Douglas Estes – “Why Is the Bible Hard to Understand?”

ZA Blog on September 30th, 2009. Tagged under ,,,,,,,.

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I am convinced the Bible is at times just plain hard to understand. When I was younger, I thought that most people who had a hard time understanding the Bible didn’t read it; I figured they just didn’t make time for it. When I encouraged people to read the Bible, often they came back to me saying they had a hard time understanding it, and I remember at times dismissing this as their unwillingness to ‘open their eyes and ears’. But is it really that simple?

As I got older, I met and even lived with people who were not Christians, who were strong advocates of other religions, and who read the Bible, yet they didn’t seem to understand it at all. I got ‘witnessed’ to by many people from pseudo-Christian sects who would quote the Bible but from my vantage point also didn’t understand it at all. (At least not the way it has been classically understood by the church for two millennia).

Even more problematic, I pastor a church in a particularly biblically-illiterate area of the US, the San Francisco Bay area. Over and over again, I meet people in my daily travels who seem interested in spiritual growth but to them the Bible can be very confusing and hard to understand. Even when I recommend they try a modern version, frequently they come back to me as if I asked them to read something extraterrestrial.

Why is the Bible hard to understand? Why did God in his infinite wisdom allow the writers of the Bible to write books that would prove to be hard to understand? (So that people like me—Bible scholars and translators—could be gainfully employed?) Couldn’t God have found a better way?

Augustine said that the Gospel of John was shallow enough to wade in but deep enough to drown in. We could say the same thing for the whole Bible. In many places it is deep enough for people to drown in. We all know someone who has tried, unsuccessfully, to get a handle on the Bible. We could argue that all those people from pseudo-Christian cults who study the Bible regularly are drowning in it, with no hope of survival.

But if God loved the world (as we know he did), couldn’t God have figured out a way to make the Bible more simple?

I don’t have the answer to this question, and perhaps there isn’t an answer. So let’s turn this blog post into a free-for-all and see what happens.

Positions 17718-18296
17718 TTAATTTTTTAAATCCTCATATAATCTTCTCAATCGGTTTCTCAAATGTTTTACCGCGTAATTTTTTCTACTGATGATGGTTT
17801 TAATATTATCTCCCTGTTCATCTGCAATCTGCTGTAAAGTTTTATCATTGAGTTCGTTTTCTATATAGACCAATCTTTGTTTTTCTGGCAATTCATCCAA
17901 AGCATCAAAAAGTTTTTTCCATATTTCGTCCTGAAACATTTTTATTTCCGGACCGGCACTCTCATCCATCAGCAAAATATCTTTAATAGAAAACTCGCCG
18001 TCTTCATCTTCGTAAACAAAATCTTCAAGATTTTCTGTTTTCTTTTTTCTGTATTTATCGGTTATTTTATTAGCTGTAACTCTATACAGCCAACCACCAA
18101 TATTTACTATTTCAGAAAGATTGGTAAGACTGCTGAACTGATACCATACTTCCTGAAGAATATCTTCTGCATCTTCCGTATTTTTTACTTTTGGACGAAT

Before we do, let’s chase three rabbits that will surely try to come out of their holes during the discussion:

Giving tree


, I expect some will write in about how the hard-to-understand Bible encourages people to dig deeper. This may be true but it doesn’t answer why the Bible is hard to understand—the Bible could have been easy to understand but still allow us to dig deeper in our faith. For example, my wife really likes the The Giving Tree by Shel Silverstein, a book that is both simple but deep. I’m not comparing Silverstein to the Bible; I am just pointing out that there are books that are both simple to understand but with deep content. In comparison, the Bible is difficult and deep. Why did God add the difficult part?

Second, I suspect others will cite Jesus’ statements about the difficulty of understanding his parables (such asMatthew 13:14–16). Even if we extrapolate this idea to say that the Bible was written for those who can ‘see and hear,’ can we say that people who struggle to understand the Bible just don’t have the ‘right’ eyes and ears? Remember, both people of faith and seekers can struggle with understanding the Bible. Even more, we must remember Matthew 13:11 where Jesus responds to the disciples’ question about his use of parable-speak with, "The knowledge of the secrets of the kingdom of heaven has been given to you, but not to them." If we in the same way extrapolate this to the whole Bible, we get a rather cold view of God. Do we really want to say that God intentionally hides the truth from people (not counting the Tower of Babel)? (We could argue it is the Enemy that obfuscates our understanding, as in 2 Corinthians 4:4–6). Since God could have created an easy Bible, and the Enemy still could have blinded the minds of unbelievers, all this together doesn’t actually address the question: Why is the Bible hard to understand?